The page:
Their last misadventures brought them close to death, but the star-crossed lovers roar back to life in this sequel.
Grief- and guilt-stricken, the survivors now (again) serve opposing families. Always dramatic, Mahyanai Romeo becomes a vigilante to protect his fugitive (and ungrateful) Catresou in-laws. Meanwhile, Juliet, mistakenly bonded to Mahyanai Runajo, seeks loopholes in her new in-laws’/captors’ commands even as they wield her like a weapon against her Catresou kin. Even Paris reappears, albeit as one of the living dead enslaved by the Master Necromancer, whose magical malevolence has hastened the Ruining, eroding the blood-sacrifice–fueled walls around Viyara and rapidly reanimating the dead as ravenous revenants. Gender-bending Vai—likely Twelfth Night’s Viola and one of the few main characters of color—continues to defend the Lower City. Reunion and romance are repeatedly postponed, and the apparent finale pauses for a strange detour into the land of Death, where the four protagonists slog through a Dantesque nightscape of tormented souls, allegorical semimedieval monsters, and Greek-myth–level trials. With a multitude of points of view, chaotic fight scenes, and the feverish medieval-world-besieged-by-zombies plot, readers may not even care about Hodge’s (Bright Smoke, Cold Fire, 2016, etc.) departure from Shakespeare or the absence of the Bard’s levity.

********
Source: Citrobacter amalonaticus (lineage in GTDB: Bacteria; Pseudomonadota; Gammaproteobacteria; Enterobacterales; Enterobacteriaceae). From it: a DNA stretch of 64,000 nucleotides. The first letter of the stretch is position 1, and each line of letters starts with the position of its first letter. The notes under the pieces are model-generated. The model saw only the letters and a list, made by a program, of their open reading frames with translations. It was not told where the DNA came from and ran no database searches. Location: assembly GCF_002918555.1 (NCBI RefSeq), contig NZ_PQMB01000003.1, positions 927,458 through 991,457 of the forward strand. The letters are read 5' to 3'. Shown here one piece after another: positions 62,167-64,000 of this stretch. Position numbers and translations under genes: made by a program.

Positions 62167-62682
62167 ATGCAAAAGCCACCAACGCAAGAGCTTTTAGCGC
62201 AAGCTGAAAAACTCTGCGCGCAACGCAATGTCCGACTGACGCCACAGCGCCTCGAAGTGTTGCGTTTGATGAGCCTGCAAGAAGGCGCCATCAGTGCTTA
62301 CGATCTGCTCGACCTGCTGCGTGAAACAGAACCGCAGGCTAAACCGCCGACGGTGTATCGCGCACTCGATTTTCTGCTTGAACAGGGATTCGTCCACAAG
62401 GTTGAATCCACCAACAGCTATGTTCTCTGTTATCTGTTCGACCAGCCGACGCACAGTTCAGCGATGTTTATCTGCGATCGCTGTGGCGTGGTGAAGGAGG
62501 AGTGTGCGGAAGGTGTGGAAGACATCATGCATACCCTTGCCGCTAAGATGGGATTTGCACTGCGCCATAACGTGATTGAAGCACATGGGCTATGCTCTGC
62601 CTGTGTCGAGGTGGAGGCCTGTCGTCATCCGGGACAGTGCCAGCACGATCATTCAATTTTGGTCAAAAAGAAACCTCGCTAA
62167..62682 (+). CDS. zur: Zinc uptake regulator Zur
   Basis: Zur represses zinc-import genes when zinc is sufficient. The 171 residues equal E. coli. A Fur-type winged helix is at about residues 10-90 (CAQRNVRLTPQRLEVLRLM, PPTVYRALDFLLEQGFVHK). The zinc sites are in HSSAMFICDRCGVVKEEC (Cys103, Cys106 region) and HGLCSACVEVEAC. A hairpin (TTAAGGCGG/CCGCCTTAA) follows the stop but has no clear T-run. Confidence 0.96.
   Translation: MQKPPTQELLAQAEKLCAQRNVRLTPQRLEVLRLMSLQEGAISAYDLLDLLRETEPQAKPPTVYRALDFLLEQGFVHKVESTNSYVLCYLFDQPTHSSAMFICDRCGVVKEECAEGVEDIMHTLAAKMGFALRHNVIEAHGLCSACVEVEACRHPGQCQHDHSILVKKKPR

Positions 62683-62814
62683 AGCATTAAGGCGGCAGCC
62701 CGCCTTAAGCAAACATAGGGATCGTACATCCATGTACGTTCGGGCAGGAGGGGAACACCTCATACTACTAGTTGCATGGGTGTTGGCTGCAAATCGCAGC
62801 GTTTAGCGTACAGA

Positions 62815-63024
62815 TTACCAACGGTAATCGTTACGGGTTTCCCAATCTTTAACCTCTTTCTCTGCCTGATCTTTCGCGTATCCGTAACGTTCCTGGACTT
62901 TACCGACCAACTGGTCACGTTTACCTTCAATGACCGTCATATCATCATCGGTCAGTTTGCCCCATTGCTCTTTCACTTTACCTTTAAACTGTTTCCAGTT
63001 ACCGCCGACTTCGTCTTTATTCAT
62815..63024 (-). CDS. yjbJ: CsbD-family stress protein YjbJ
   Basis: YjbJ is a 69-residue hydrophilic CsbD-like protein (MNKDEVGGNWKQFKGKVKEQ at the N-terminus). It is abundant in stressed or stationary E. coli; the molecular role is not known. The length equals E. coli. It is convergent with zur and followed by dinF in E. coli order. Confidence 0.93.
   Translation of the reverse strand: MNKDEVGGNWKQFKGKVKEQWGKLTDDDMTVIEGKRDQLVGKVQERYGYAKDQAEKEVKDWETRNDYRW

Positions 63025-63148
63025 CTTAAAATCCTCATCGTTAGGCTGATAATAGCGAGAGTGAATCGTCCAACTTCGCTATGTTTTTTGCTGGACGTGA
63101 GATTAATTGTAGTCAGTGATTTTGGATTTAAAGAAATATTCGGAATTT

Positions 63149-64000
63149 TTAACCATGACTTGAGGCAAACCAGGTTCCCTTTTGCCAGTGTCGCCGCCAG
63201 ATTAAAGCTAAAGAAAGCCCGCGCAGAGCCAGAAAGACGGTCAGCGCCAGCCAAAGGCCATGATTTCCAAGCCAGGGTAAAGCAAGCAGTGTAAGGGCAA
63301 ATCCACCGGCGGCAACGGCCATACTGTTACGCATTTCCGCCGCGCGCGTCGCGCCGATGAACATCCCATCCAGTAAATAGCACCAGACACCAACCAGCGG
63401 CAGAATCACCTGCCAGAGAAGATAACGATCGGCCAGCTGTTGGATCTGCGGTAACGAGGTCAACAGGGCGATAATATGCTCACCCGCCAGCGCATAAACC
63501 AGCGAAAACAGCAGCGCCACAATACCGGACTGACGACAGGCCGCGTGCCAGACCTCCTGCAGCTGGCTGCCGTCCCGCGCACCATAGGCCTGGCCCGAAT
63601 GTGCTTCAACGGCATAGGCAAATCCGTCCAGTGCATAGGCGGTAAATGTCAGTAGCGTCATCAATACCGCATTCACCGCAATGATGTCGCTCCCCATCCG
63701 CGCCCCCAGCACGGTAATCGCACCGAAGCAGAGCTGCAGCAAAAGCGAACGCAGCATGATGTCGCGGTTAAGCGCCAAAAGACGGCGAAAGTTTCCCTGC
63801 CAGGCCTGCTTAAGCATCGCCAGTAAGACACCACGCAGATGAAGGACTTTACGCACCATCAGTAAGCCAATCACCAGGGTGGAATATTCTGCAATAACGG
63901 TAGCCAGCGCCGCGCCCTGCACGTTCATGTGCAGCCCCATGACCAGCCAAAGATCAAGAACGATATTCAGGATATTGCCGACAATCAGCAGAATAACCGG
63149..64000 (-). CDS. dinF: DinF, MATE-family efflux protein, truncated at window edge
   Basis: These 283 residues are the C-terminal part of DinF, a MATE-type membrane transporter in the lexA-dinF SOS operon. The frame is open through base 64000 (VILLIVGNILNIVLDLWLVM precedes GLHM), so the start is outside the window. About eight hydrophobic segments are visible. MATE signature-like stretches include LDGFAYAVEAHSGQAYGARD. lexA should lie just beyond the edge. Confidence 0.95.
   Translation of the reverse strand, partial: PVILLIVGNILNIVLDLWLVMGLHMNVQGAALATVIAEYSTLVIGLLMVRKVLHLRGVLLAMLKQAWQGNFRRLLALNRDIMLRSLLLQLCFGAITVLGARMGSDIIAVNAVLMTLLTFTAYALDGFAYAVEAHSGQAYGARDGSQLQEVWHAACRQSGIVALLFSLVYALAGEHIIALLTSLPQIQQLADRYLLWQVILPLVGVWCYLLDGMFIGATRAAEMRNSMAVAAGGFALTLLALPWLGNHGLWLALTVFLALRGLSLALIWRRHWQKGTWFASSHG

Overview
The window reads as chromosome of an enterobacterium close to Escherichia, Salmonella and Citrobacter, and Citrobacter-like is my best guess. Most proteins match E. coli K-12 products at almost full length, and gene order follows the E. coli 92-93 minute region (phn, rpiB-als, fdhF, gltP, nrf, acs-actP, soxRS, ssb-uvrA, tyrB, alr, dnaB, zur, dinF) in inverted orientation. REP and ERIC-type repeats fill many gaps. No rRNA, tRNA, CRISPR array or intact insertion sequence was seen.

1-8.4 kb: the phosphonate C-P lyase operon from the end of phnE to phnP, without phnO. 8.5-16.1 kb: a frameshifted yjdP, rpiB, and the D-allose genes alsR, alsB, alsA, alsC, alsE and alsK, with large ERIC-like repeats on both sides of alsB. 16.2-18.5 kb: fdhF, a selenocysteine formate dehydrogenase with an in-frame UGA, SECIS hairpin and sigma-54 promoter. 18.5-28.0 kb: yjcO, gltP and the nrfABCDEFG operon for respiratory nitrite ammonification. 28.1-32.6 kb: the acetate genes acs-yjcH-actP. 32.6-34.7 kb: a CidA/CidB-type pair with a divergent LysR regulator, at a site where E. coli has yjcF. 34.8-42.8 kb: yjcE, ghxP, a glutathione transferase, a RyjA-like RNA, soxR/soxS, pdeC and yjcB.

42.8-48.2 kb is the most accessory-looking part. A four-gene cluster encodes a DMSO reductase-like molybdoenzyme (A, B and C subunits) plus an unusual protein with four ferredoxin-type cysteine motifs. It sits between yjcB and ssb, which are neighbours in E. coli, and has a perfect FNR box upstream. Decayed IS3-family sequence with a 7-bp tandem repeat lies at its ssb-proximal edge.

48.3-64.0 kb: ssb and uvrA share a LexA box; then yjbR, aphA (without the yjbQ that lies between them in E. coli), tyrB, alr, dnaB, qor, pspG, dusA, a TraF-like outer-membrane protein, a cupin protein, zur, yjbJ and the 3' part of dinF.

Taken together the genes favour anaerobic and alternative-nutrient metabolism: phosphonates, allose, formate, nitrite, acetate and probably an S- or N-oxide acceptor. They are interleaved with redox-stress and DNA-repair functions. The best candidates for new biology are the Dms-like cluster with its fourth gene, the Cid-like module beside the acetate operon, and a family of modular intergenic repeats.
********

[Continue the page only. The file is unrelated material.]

Teens seeking melodrama, tense tragedy, and poignantly self-sacrificing protagonists will be amply rewarded. (Fantasy. 14-18)